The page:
The statement gave no indication as to whether the council intended to maintain power or hand it over to an elected government. Later, Namphy and the other four junta members -- including human rights advocate Gerard Gourgue -- greeted foreign ambassadors in the ornate Yellow Room of the stately white presidential palace where Duvalier had lived since he was a little boy, when his father, Francois Duvalier, was first elected president in 1957.

After the hourlong reception, when asked by reporters when elections might take place, Namphy said that a declaration would be coming soon. Gourgue added, "We will have to reflect on that."

The other members of the new governing council are: Col. William Regala, Col. Max Valles and Public Works Minister Alix Cineas. Col. Prosper Avril was named an adviser to the council.

The transition of power from Duvalier to the military-civilian council apparently was made final yesterday afternoon when Duvalier decided that his situation here had become untenable and that it was time for him to leave.

Duvalier first met with the French ambassador at about 2 p.m. in the palace and requested political asylum, according to well-informed sources. After the ambassador agreed to a temporary haven, within the hour Duvalier also met with U.S. Ambassador Clayton B. McManaway, and requested an airplane to take him into exile.

U.S. officials arranged for a C141 transport plane to be sent here from Fort Bragg, N.C., and to arrive in Haiti at 2 a.m.

Amid the diplomatic flurry and the heightened speculation that Duvalier's departure was imminent, journalists converged on the airport shortly before midnight, when the first cars and jeeps filled with luggage started arriving. The transport plane landed at exactly 2 a.m., but Duvalier was nowhere to be seen, leading some nervous U.S. diplomats to suspect that he might have changed his mind. All communication links with the outside world were temporarily cut during the delicate transition.

Duvalier finally arrived at 3:26 a.m., in a motorcade of nine luxury cars followed by a green military flatbed truck filled with uniformed troops carrying rifles.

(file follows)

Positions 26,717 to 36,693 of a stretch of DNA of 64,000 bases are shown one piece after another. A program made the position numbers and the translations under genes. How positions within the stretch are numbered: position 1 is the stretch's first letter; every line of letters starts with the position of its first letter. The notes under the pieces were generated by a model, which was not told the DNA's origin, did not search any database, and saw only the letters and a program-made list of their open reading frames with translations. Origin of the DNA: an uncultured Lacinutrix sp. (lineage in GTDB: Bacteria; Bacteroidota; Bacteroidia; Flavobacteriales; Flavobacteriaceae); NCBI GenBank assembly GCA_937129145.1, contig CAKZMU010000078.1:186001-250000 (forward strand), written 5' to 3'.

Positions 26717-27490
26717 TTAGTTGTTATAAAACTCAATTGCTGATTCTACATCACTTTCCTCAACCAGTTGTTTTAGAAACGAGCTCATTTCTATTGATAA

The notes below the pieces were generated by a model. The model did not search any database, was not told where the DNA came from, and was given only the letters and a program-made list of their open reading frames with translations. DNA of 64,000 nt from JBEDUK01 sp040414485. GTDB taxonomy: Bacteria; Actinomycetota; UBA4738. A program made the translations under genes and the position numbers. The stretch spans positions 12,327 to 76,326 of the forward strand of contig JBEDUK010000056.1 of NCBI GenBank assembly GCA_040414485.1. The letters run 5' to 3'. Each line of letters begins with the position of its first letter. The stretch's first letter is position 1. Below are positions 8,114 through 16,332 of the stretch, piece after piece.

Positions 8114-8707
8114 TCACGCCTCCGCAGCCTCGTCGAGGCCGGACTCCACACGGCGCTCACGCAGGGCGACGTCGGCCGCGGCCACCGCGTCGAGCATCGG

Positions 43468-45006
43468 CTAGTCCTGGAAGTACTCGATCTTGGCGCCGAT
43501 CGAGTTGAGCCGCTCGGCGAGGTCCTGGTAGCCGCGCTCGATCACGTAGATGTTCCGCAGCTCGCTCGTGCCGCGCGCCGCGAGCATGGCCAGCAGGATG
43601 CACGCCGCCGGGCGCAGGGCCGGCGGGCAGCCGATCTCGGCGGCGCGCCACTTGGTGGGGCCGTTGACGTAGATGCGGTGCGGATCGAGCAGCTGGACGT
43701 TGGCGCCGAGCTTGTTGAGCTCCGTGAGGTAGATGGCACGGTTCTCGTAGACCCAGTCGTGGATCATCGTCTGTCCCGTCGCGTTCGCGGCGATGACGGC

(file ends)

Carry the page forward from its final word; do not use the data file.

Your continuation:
In the lead car were Gen. Namphy and Cineas.

Duvalier was in the third car, a silver-gray BMW, which he drove himself. He looked determined as he plowed the car through a throng of television cameras, blaring the horn. Next to Duvalier in the front seat was his wife, Michelle, whose growing economic and political power in the government had become a source of controversy here. She appeared tense as she held a cigarette and stared at the reporters pressed against the car.

Most of the other cars were filled with military officers in their beige khaki uniforms, except for the eighth, which was filled with blue-uniformed Ton-Tons Macoutes.

Informed sources said later that Duvalier was late because he gave a farewell party at the palace.

During the 1 3/4-hour delay on the runway, the giant troop transport plane reportedly used so much fuel that it later was forced to make an unscheduled refueling stop in Puerto Rico before the flight to Europe.

The U.S. Embassy later confirmed that the 24 persons who left with Duvalier were 21 family members, including his two children, his wife's two children from a previous marriage, some of his wife's sisters and his mother.

Four U.S. Embassy officials were at the airport. The Reagan administration had been applying subtle but increasing pressure on Duvalier to leave since November, when protests throughout Haiti left at least four persons killed by Army troops sent in to quell the disturbances.

Officials here denied that the U.S. government "pulled the strings" on Duvalier to get him to leave, but clearly signaled that they welcomed his departure.

"His [departure] was a useful step," said embassy spokesman Lite, "and we're looking forward to a transition to a new government. The decision was his decision."

Asked if the United States encouraged Duvalier to leave, Lite said, "He was not discouraged by us." The change of government, however, did not mean an automatic resumption of U.S. aid to Haiti, which was suspended last week because of human rights violations by the Duvalier government.